The new writedowns prompted a raft of criticism from analysts and sent the bank's share price plunging 5.99 per cent to 53.35 Swiss francs in early afternoon trading on the Zurich stock exchange.
Peter Thorne, an analyst at Helvea, the Swiss broker, said: "This is a disaster. This could be the tip of the iceberg."
Unlike the Swiss bank UBS, which has been hit by $18bn of charges, and some major US banks such as Citigroup and Merrill Lynch, Credit Suisse had until now been relatively unscathed by the credit crisis.
"Those who thought that certain banks such as Credit Suisse were 'out of the woods' should exercise caution," said Chris Wheeler, a banking analyst at Bear Stearns.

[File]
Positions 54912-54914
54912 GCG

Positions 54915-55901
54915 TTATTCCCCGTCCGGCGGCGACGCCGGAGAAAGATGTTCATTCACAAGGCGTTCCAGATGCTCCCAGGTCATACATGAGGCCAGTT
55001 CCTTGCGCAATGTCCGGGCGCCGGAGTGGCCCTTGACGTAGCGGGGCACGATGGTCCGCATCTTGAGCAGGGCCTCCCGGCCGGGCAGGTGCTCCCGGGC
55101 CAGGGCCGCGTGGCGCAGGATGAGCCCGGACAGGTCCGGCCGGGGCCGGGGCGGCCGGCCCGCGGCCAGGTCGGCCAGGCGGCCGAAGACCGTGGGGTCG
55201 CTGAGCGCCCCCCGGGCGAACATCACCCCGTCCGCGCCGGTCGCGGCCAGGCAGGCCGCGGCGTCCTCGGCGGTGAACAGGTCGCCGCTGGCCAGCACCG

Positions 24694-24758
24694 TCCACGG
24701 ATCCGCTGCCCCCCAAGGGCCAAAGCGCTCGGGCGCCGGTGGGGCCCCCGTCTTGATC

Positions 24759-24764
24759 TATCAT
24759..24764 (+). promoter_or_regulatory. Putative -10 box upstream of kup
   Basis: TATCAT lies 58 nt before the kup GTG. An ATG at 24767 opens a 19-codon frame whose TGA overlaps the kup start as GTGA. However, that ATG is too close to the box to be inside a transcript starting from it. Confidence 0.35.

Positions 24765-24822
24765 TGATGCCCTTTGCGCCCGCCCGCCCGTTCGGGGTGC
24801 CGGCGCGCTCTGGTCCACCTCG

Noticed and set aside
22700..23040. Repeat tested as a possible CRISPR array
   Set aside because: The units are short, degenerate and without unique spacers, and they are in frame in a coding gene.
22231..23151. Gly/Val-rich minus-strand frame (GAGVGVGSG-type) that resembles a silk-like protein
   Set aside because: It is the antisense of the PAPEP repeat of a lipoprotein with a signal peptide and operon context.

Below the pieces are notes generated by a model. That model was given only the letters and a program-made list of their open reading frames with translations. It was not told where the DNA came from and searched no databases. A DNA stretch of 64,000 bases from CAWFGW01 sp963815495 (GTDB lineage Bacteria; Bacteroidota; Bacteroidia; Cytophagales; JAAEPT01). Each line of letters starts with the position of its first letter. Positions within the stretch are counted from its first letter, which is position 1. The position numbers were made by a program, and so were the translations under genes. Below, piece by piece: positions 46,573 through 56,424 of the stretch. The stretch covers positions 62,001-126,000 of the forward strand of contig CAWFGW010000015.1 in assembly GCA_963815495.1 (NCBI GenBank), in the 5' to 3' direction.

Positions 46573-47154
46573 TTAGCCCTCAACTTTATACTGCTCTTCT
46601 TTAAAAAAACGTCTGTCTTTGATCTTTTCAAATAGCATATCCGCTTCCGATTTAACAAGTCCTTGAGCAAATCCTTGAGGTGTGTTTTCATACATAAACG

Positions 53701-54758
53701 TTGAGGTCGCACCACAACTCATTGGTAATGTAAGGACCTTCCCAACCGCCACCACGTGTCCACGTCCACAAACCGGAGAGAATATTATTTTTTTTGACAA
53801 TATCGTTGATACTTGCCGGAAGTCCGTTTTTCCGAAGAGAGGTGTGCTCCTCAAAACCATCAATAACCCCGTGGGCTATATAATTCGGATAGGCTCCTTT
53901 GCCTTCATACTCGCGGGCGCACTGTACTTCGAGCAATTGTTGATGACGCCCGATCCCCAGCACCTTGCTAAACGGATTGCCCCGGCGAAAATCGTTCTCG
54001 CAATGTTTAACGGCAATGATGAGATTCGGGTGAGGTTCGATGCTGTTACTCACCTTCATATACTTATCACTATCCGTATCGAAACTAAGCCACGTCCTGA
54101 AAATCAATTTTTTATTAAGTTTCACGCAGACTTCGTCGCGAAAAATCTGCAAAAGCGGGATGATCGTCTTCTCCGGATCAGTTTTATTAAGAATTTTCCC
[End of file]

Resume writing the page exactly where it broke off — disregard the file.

Credit Suisse said the charges reflected "significant adverse first-quarter 2008 market developments".
The bank said the write-downs would wipe $1bn from its first-quarter net income, after taking into account tax credits and cancelling some staff bonuses, but it still expected to stay in profit in the quarter, despite the charge.
However, a spokesman for Credit Suisse said he was unable to quantify the impact of the errors and mismarkings on the size of the write-downs.
The revelations were particularly embarrassing for Credit Suisse because the bank had only recently shaken off a reputation for being accident-prone and springing unpleasant surprises on investors after completing a painful restructuring.
"This is very disappointing for Credit Suisse, who only last week produced their 2007 results and bragged how successful they were in comparison with other banks," said Thorne.